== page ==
Neoadjuvant chemotherapy is sometimes paired with anthracyclines, such as daunorubicin, doxorubicin, and epirubicin, to treat some types of breast cancer. Because of the success of this regimen for patients with breast cancer--with up to 65% of pathological complete responses (pCR)--this has become a standard of care.
Neoadjuvant chemotherapy is sometimes paired with anthracyclines, such as daunorubicin, doxorubicin, and epirubicin, to treat some types of breast cancer. Because of the success of this regimen for patients with breast cancer--with up to 65% of pathological complete responses (pCR)--this has become a standard of care.1
However, the side effects of these powerful antibiotics can cause permanent heart damage when paired with a targeted therapy drug such as trastuzumab. Because of this cardiotoxicity, researchers at the National Cancer Institute (NCI) in Italy created a study to determine whether other ways to treat patients--without causing cardiac damage--could be just as effective.
Researchers enrolled 109 patients with stage II-III HER2-positive breast cancer, seeking to assess pathological complete responses (pCR) as a primary endpoint. Patients received 24 weeks of paclitaxel and trastuzumab neoadjuvant chemotherapy, followed by 1 year of adjuvant trastuzumab ± hormonal and/or radiotherapy. Also, the researchers performed immunomonitoring to assess the contribution of patients' immunological background to the induction of clinical responses.2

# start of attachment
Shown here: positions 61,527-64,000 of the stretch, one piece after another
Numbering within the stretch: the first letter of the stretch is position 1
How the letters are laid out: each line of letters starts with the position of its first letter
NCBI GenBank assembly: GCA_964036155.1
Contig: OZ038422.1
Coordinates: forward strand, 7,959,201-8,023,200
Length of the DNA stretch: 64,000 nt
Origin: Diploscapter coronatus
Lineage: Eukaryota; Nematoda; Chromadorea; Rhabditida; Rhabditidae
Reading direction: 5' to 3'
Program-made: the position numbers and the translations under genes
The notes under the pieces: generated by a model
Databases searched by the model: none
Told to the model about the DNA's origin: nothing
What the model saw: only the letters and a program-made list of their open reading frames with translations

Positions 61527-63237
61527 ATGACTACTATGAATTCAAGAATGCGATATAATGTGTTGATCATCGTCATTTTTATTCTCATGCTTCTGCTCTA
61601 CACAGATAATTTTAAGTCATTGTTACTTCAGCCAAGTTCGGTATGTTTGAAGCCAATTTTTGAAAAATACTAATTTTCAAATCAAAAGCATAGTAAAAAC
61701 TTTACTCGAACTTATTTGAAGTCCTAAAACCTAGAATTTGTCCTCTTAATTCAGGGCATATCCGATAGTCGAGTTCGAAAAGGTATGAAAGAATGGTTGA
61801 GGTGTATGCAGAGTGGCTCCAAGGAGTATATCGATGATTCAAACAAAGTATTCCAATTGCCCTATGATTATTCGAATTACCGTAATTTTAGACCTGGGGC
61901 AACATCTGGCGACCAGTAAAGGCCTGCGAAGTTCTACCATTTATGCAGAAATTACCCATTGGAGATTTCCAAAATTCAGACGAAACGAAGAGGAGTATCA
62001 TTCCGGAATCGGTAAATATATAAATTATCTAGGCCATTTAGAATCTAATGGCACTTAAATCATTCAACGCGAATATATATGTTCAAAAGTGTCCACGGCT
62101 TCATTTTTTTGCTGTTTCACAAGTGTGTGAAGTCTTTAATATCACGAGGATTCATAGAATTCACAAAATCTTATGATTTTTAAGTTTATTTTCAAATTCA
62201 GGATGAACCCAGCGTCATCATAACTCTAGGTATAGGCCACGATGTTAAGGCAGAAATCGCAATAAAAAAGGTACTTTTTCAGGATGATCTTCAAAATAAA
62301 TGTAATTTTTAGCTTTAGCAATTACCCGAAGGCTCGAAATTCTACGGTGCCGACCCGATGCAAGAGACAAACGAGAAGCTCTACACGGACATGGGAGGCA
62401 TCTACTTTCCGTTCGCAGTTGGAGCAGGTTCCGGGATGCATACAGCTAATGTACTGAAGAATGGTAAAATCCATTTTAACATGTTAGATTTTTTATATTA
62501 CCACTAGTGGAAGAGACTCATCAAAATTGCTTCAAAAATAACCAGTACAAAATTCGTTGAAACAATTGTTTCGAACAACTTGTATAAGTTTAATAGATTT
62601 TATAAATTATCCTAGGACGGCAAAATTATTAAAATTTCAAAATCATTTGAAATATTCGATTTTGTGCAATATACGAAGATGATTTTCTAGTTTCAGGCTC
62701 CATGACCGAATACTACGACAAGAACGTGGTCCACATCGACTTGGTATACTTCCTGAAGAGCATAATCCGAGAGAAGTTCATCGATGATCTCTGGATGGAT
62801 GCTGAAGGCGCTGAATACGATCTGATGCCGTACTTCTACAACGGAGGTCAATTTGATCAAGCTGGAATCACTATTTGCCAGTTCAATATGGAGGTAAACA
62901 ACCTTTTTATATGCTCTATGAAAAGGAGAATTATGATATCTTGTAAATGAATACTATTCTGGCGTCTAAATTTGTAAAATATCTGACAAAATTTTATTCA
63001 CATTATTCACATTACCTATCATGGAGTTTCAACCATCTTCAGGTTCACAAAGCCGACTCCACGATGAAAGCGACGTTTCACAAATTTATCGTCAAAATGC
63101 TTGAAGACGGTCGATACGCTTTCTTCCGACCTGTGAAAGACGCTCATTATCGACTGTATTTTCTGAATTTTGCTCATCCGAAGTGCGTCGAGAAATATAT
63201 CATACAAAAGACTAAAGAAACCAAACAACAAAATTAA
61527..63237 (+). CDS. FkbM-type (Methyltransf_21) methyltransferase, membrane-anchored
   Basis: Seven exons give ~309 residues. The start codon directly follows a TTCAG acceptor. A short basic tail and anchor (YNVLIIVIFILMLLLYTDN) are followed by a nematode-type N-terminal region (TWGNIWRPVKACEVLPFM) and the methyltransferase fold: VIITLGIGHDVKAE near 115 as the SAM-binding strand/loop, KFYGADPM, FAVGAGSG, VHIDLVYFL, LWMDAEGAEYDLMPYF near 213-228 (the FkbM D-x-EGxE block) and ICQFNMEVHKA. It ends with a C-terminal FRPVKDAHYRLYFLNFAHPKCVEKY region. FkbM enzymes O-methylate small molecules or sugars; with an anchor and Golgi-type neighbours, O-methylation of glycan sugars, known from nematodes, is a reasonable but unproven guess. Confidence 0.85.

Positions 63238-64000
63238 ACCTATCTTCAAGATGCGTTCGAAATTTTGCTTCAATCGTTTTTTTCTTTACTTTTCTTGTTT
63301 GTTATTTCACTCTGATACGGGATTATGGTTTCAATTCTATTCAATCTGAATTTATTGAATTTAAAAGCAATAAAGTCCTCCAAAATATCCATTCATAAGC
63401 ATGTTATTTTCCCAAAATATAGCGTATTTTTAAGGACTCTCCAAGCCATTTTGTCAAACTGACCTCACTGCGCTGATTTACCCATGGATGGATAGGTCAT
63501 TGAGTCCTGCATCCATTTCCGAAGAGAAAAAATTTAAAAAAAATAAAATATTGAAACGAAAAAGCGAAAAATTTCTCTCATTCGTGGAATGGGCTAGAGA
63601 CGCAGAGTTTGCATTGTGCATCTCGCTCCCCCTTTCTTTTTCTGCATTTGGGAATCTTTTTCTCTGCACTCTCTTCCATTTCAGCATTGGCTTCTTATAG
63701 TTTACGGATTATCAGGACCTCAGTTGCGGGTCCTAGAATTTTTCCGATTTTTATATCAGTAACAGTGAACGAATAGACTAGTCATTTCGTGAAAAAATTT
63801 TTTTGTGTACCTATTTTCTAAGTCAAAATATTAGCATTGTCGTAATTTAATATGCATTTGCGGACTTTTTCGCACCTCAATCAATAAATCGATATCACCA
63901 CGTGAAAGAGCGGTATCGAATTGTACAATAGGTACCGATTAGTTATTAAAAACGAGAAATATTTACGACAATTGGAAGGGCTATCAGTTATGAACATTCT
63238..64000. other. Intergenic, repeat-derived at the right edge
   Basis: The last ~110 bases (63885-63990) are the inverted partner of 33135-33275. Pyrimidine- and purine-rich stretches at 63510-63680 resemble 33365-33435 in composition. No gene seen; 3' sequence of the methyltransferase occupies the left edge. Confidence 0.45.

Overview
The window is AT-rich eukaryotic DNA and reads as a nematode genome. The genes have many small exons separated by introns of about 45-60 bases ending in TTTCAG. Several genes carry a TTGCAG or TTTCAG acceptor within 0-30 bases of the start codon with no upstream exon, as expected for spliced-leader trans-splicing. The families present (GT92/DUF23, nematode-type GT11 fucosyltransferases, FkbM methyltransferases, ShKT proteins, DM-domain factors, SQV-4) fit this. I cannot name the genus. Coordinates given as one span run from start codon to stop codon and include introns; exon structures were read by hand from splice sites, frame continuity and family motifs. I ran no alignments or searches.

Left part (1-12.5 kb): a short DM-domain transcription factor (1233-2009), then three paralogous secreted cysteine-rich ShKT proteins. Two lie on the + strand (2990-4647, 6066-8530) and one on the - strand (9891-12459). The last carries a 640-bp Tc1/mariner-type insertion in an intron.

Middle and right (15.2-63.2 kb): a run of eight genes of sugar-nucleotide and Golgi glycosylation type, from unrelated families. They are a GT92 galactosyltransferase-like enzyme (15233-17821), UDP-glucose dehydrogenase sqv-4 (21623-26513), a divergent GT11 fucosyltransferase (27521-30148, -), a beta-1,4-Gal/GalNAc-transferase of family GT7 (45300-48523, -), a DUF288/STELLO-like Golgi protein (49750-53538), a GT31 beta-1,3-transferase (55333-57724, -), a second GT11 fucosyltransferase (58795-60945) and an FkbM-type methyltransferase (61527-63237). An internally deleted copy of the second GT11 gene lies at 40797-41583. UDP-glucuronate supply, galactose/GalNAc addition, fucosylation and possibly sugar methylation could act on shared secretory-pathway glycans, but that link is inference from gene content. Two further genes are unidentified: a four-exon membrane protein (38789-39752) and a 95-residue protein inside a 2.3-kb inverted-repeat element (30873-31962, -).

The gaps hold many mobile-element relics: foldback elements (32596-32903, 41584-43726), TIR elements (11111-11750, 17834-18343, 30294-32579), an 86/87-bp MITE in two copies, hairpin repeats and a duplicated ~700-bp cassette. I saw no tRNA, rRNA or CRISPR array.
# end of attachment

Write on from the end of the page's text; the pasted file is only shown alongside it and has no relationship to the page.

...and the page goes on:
This study confirms that an anthracycline-free neoadjuvant chemotherapy regimen for patients with locally advanced HER2-positive breast cancer can be safely used without compromising clinical outcome, provided that trastuzumab is given concurrently with a weekly taxane.
The 50% pCR rate observed in this study is very encouraging. No patients developed symptomatic congestive heart failure, and only four patients experienced a left ventricular ejection fraction (LVEF) reduction (grade1).
Going forward, follow-up of the cohort of patients will hopefully show a correlation between the high pCR rate obtained and also a longer disease-free interval with low-risk of cardiotioxicity. Furthermore, immunomonitoring of follow-up patients will reveal whether the immunological parameters identified in this study may be regarded as biomarkers. This may help predict the clinical outcome of patients with locally advanced HER2-overexpressing breast cancer who were treated with chemotherapeutic regimens minus anthracyclines. Perhaps a future study with a larger cohort of patients will show similar results.